To the Times of Ti:
Christmas at Grandma and Grandpa Cottrell's! Such a precious memory. Let me tell you about it.
We grandchildren always stayed all night Christmas Eve, sharing beds , and giggly excitement . My grandparents’ Christmas tree was never decorated until after we were tucked in. And how we put off going to bed! Every Christmas Eve, Grandpa would say, "Hark! I hear sleigh bells! You children hustle and get to bed. Santa must be almost here!”
Of course that did the trick. We certainly didn’t want to be caught by Santa Claus! So teeth were brushed at the old-fashioned marble corner sink, flannel pajamas donned, and into quilt-laden beds we popped. I never quite understood where my aunt and uncles slept those Christmas Eves since we occupied their beds, two children to a single bed.
I remember gazing out the big bedroom window in my uncles' room one crisp starry Christmas Eve, all cozy under the quilts. The twinkling city lay below. Santa’s reindeer were somewhere up there in that expanse of cold star-drenched sky. I know I heard the tinkle of bells! Then I fell asleep.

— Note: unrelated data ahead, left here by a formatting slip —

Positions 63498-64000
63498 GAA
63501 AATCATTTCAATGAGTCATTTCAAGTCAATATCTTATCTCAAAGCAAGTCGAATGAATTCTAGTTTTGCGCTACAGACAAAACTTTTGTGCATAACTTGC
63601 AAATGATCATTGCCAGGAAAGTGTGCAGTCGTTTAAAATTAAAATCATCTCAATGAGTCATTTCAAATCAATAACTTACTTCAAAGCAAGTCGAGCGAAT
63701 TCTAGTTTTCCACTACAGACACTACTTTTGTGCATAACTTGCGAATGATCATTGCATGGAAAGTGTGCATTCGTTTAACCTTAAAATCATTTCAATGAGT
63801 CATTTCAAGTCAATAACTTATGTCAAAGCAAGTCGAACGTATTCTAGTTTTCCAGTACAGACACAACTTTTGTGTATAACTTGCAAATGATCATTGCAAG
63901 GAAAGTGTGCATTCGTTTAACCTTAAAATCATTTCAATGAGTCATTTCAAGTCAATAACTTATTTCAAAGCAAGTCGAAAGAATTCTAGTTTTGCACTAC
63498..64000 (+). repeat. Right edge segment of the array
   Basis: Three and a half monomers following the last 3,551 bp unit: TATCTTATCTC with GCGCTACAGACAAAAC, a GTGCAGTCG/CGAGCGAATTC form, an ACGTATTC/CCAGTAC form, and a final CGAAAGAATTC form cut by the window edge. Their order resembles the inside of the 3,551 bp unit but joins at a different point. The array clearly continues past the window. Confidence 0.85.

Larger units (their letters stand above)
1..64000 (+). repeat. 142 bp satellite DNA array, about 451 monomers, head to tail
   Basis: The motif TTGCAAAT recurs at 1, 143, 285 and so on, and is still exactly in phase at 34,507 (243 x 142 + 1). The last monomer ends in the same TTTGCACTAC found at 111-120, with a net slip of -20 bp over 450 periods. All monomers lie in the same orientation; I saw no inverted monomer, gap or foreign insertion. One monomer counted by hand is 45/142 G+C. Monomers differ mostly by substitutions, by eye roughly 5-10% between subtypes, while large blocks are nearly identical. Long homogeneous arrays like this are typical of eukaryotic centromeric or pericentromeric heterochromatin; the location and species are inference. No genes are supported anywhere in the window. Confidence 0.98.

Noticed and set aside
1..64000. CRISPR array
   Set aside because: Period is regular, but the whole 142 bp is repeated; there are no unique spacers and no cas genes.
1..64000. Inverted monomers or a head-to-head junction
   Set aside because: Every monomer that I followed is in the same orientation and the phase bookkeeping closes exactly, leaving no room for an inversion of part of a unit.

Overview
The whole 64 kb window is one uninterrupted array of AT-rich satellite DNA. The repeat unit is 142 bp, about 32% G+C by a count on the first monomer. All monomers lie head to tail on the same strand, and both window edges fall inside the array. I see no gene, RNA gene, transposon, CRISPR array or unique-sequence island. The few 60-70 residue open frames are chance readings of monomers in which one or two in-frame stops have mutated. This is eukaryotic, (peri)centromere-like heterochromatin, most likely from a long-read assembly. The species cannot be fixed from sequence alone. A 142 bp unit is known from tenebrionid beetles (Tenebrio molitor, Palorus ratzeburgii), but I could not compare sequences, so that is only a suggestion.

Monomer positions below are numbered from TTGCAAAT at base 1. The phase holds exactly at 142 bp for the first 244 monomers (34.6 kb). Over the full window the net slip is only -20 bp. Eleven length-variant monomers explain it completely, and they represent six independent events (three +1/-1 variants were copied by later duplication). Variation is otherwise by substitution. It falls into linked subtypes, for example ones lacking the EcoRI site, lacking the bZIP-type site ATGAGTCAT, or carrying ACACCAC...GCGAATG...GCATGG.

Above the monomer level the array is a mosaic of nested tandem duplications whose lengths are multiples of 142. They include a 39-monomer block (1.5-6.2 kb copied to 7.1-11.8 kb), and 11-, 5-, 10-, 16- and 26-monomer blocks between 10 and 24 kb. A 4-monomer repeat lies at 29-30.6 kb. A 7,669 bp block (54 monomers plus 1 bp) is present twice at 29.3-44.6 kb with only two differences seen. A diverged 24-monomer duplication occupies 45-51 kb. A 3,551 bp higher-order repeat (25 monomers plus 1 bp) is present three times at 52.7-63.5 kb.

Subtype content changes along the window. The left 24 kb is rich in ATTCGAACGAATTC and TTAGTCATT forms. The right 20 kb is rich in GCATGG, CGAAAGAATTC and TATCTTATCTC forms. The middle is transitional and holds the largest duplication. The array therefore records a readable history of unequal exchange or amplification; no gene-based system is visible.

“Merry Christmas!” The very rafters echoed the Quilts were tossed aside. (I remember the, cold linoleum floor.)
Grandpa Cottrell’s rule was that the children couldn’t come downstairs until they were fully clothed and until all the other relatives had arrived. Some of the longest moments I’ve known came those Christmas mornings as we waited at the top of the stairs in the hall. Always the first to arrive, as we strained at the top landing, were my father's parents, and my Grandmother Whyland began calling “Merry Christmas” even before she was out of the old Buick. The whole block resounded as she called her happy wishes all the way into the big front hall, those cold Christmas mornings Mother and Daddy were there at last, but what kept aunts and uncles so long?